|Publication number||US6051447 A|
|Application number||US 09/164,968|
|Publication date||Apr 18, 2000|
|Filing date||Oct 1, 1998|
|Priority date||Jan 17, 1997|
|Also published as||DE69841998D1, EP0854516A2, EP0854516A3, EP0854516B1, US5903021|
|Publication number||09164968, 164968, US 6051447 A, US 6051447A, US-A-6051447, US6051447 A, US6051447A|
|Inventors||Teh-Hsuang Lee, Robert M. Guidash, Paul P. Lee|
|Original Assignee||Eastman Kodak Company|
|Export Citation||BiBTeX, EndNote, RefMan|
|Patent Citations (2), Referenced by (86), Classifications (17), Legal Events (4)|
|External Links: USPTO, USPTO Assignment, Espacenet|
This application is a divisional of U.S. application Ser. No. 08/785,555 filed Jan. 17, 1997, now U.S. Pat. No. 5,903,021. The present application is related to U.S. Ser. No. 08/421,173 now issued as U.S. Pat. No. 5,625,210, by the same inventors as the present application, and entitled, "ACTIVE PIXEL SENSOR INTEGRATED WITH PINNED PHOTODIODE."
The present invention relates to the field of solid state photo-sensors and imagers, specifically to imagers referred to as Active and Passive Pixel Sensors, and more particularly, to photo-sensing elements within pixels that provide improved dark current, blue quantum efficiency, image lag and fill factor characteristics.
Active Pixel Sensors (APS) are solid state imagers wherein each pixel contains a photo-sensing means and some other active devices that perform control functions on the pixel. Passive pixel sensors (PPS) are imagers having photosensing means and address transistor, but no active components. Recent and prior art devices have focused on using commercially available CMOS foundry processes to manufacture APS and PPS devices. The use of CMOS to manufacture APS and PPS devices has a resulting advantage of easily integrating signal processing and control circuits on the same chip as the imager. Thus, making it easier to fabricate a camera on a single semiconductor device, and providing a low cost integrated digital imaging device.
In APS and PPS devices typically fabricated using standard CMOS processes, the photodetector within the pixel has been either a photocapacitor, (also referred to as a photogate), or a photodiode. Photogate detectors have poor blue quantum efficiency due to the absorption of short wavelength light in the gate material, typically polysilicon, that covers the photo-sensing area. Additionally, photogate detectors require a double level polysilicon process to provide reasonable fill factor, (fill factor being defined as the percentage of the entire pixel area that is the photodetector). Double poly processes are not typically available, and are more complex and costly when compared to single level polysilicon processes. Photodiode detectors have high dark current, reduced blue quantum efficiency, and image lag. High dark current is attributable to the use of heavily doped n-type regions, that are typically used as NMOS sources and drains, as the photodiode. In those devices with heavily doped implants, the implant damage is not easily annealed since the goal of CMOS processes is to achieve very shallow sources and drains, having low resistivity. Therefore, the transistor gate length can be minimized and transistor speed maximized. It is not critical for CMOS sources and drains to have low dark current. Additionally, the silicon-silicon/dioxide interface states can contribute to dark current and recombination of shallow photo-electrons in the photodiode, further increasing dark current and degrading blue quantum efficiency.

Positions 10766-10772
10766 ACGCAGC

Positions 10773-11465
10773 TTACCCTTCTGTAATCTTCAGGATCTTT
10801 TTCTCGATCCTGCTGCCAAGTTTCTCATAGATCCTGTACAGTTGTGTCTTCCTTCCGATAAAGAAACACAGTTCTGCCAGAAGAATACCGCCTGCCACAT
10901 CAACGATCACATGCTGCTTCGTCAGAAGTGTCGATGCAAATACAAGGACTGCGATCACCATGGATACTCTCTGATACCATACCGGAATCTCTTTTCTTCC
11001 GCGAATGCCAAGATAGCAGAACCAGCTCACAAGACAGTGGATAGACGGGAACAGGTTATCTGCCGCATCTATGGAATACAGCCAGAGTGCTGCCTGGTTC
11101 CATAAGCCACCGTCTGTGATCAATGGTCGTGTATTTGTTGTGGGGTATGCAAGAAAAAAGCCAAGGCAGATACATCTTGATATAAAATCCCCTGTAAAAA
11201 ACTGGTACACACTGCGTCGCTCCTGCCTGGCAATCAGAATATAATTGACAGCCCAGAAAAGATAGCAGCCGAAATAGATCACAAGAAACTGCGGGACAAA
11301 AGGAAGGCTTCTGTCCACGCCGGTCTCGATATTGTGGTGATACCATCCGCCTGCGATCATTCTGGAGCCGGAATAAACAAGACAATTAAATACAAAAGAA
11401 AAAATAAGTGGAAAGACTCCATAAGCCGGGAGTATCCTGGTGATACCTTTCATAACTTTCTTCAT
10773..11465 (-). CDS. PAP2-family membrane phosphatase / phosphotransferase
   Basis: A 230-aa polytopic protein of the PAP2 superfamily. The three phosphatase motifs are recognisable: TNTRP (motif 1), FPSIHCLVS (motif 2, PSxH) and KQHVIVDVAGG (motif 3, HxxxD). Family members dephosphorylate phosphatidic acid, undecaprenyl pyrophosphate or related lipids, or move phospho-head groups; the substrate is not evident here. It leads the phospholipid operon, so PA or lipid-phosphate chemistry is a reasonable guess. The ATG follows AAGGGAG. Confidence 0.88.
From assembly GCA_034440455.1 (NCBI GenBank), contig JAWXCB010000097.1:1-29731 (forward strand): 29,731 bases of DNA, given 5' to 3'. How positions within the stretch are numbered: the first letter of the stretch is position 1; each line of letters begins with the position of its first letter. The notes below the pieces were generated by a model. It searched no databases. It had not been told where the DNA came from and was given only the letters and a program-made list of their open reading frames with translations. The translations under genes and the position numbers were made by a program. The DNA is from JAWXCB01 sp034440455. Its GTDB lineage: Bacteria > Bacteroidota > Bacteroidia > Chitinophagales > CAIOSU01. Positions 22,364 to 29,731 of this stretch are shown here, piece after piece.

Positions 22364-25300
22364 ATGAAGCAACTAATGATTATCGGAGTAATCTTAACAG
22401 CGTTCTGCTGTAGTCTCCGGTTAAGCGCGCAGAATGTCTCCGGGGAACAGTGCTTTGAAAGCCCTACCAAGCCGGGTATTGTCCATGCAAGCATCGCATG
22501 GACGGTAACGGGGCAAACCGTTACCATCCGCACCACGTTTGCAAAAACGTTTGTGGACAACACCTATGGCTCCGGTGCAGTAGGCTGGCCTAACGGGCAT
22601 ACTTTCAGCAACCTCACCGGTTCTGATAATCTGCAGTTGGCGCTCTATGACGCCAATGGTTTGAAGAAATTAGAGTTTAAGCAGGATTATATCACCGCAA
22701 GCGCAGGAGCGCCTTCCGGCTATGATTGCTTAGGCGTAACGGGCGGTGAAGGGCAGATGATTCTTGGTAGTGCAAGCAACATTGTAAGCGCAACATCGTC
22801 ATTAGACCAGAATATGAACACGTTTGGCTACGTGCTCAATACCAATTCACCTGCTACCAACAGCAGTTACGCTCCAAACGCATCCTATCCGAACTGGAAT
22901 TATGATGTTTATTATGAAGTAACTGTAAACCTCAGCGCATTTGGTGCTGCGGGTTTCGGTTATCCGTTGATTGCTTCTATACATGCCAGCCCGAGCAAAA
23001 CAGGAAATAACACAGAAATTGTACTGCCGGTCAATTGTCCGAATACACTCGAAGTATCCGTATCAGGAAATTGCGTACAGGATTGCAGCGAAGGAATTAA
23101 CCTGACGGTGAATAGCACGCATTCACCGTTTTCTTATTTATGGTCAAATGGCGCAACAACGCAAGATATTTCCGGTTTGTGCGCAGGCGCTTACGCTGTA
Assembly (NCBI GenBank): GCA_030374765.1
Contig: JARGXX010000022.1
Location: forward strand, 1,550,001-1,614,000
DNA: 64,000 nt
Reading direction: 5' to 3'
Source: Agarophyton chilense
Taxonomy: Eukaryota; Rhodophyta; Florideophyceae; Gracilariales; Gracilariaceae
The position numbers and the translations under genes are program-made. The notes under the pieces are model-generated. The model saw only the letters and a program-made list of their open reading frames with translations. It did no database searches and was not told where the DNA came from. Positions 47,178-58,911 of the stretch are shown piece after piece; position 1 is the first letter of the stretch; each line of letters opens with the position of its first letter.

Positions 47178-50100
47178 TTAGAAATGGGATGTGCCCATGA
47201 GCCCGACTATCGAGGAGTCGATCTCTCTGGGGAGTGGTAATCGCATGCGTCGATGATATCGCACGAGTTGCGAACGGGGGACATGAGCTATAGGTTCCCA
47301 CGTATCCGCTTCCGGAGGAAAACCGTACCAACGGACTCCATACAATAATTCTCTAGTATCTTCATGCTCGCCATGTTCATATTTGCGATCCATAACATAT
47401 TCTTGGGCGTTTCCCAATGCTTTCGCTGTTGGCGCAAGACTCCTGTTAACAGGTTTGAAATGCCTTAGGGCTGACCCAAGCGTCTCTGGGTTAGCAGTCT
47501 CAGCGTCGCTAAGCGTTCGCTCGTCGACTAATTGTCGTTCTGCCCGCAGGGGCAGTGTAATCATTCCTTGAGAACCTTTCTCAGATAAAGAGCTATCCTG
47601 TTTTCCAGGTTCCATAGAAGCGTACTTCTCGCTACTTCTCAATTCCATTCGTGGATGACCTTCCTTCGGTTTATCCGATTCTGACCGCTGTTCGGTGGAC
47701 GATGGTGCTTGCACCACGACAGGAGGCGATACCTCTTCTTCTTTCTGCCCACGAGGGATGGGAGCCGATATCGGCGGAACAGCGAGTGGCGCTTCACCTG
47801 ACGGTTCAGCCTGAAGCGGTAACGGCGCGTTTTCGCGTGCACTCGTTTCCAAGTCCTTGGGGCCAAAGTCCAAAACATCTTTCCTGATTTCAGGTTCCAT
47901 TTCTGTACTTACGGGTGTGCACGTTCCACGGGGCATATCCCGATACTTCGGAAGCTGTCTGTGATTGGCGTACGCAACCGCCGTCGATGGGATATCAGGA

Image lag is a phenomenon that exists within many conventional CMOS imagers that can result in ghost image artifacts. Image lag results from the inability to completely reset a photodiode in the short amount of time due to the large capacitance associated within the photodiode and reset by sub-threshold current. This causes photoelectrons to be left within the photodiode and inadvertently be read as signal electrons corresponding to the next frame in the image sequence, causing ghost images. These deficiencies described above lead to image quality that is not suitable for many digital imaging applications.
A pinned photodiode APS and PPS was disclosed by P. Lee et al. in allowed U.S. patent application, Ser. No. 08/421,173, (now issued as U.S. Pat. No. 5,625,210). This disclosure illustrates an active pixel sensor that overcomes the limitations of the photodetectors previously discussed. However the pinned photodiode APS and PPS device has a smaller fill factor than a photodiode based APS and PPS device, which results in lower overall sensitivity.